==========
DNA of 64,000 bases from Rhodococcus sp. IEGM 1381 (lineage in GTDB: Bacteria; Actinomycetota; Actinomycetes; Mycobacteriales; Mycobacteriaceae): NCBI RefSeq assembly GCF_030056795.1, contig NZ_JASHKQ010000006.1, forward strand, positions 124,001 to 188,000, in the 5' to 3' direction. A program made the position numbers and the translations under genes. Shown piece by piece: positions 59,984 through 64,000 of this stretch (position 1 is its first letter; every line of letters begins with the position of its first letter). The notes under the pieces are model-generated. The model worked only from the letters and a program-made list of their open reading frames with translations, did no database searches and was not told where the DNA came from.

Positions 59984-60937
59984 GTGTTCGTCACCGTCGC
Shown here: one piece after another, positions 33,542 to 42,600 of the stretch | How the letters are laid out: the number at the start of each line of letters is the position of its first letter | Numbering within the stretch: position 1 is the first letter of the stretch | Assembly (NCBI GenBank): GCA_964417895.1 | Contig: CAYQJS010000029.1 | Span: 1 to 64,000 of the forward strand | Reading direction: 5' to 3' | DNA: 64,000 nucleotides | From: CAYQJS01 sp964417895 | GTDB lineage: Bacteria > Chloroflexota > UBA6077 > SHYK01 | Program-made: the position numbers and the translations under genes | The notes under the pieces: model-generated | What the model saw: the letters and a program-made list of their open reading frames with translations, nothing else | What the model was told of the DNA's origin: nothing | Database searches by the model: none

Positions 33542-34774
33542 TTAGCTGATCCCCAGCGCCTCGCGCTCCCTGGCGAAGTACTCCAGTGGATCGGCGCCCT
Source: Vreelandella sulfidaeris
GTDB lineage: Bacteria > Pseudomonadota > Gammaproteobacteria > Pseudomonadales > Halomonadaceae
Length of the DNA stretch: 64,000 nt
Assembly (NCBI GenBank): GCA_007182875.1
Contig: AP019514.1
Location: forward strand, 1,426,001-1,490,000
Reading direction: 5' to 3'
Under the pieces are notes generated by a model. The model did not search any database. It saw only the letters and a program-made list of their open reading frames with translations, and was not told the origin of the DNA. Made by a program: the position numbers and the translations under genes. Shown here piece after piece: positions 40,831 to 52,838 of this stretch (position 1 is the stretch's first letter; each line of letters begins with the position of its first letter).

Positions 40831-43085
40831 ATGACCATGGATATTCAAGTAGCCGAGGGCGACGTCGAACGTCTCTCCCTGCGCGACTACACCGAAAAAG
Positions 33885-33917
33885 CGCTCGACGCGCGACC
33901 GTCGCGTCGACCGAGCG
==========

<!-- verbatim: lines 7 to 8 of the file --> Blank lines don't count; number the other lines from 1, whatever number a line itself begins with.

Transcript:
Source: Vreelandella sulfidaeris
GTDB lineage: Bacteria > Pseudomonadota > Gammaproteobacteria > Pseudomonadales > Halomonadaceae